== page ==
D'Angelo, G., Di Stefano, G., Navarra, A., Nisse, N., & Suchan, K. (2015). Computing on Rings by Oblivious Robots: A Unified Approach for Different Tasks. Algorithmica, 72(4), 1055–1096.
Abstract: A set of autonomous robots have to collaborate in order to accomplish a common task in a ringtopology where neither nodes nor edges are labeled (that is, the ring is anonymous). We present a unified approach to solve three important problems: the exclusive perpetual exploration, the exclusive perpetual clearing, and the gathering problems. In the first problem, each robot aims at visiting each node infinitely often while avoiding that two robots occupy a same node (exclusivity property); in exclusive perpetual clearing (also known as graph searching), the team of robots aims at clearing the whole ring infinitely often (an edge is cleared if it is traversed by a robot or if both its endpoints are occupied); and in the gathering problem, all robots must eventually occupy the same node. We investigate these tasks in the LookComputeMove model where the robots cannot communicate but can perceive the positions of other robots. Each robot is equipped with visibility sensors and motion actuators, and it operates in asynchronous cycles. In each cycle, a robot takes a snapshot of the current global configuration (Look), then, based on the perceived configuration, takes a decision to stay idle or to move to one of its adjacent nodes (Compute), and in the latter case it eventually moves to this neighbor (Move). Moreover, robots are endowed with very weak capabilities. Namely, they are anonymous, asynchronous, oblivious, uniform (execute the same algorithm) and have no common sense of orientation. In this setting, we devise algorithms that, starting from an exclusive and rigid (i.e. aperiodic and asymmetric) configuration, solve the three above problems in anonymous ringtopologies.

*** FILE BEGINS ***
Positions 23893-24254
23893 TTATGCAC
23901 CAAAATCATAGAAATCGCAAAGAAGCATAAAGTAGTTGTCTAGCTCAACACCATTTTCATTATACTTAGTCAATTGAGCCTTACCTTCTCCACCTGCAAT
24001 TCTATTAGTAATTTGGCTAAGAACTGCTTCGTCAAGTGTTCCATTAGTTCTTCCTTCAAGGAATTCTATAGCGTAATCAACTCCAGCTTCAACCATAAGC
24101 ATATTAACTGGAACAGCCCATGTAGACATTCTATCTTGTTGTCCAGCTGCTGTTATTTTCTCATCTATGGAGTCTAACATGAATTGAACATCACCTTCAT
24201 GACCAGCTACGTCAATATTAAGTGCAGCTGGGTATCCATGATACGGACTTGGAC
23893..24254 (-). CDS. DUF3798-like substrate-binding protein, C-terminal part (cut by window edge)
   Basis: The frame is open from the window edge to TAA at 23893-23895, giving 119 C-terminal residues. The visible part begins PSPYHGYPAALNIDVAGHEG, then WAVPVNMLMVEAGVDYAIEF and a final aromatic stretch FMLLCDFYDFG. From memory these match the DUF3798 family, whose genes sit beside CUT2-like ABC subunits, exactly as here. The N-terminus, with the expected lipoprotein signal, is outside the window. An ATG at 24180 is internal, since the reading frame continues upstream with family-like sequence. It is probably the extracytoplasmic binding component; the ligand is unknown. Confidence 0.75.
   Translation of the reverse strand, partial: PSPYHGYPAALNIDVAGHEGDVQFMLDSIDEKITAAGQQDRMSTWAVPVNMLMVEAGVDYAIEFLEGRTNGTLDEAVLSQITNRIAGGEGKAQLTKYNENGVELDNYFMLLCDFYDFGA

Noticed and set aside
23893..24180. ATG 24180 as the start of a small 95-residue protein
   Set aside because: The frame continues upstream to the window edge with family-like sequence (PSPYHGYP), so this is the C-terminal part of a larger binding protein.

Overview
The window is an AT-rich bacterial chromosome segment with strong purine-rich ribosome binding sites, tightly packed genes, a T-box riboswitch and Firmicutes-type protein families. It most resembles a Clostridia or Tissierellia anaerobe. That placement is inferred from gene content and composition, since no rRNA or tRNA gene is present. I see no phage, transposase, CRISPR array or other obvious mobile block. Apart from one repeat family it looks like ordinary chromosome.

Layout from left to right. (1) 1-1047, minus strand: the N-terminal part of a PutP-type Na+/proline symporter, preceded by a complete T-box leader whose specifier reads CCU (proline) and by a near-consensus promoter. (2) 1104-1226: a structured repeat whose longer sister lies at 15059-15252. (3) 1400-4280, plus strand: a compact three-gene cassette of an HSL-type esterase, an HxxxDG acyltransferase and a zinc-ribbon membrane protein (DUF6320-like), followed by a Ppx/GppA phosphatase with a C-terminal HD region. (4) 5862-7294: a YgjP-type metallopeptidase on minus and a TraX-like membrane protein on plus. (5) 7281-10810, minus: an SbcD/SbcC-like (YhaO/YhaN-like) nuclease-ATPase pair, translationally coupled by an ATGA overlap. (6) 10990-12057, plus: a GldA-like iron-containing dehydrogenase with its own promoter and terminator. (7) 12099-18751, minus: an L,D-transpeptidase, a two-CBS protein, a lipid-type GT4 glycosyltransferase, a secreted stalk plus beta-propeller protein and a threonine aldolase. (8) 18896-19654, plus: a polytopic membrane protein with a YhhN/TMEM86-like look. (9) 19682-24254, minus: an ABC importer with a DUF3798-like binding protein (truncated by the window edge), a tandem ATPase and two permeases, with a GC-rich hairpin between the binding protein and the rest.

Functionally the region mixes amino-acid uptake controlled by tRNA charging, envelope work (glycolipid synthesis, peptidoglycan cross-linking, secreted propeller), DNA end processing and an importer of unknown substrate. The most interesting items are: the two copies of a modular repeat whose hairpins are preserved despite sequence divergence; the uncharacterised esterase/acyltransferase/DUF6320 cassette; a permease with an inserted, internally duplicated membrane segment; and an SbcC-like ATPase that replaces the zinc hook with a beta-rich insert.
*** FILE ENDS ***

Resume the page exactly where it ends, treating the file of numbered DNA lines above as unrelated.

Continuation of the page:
Dauelsberg, P., Matus, J. T., Poupin, M. J., LeivaAmpuero, A., Godoy, F., Vega, A., et al. (2011). Effect of pollination and fertilization on the expression of genes related to floral transition, hormone synthesis and berry development in grapevine. J. Plant Physiol., 168(14), 1667–1674.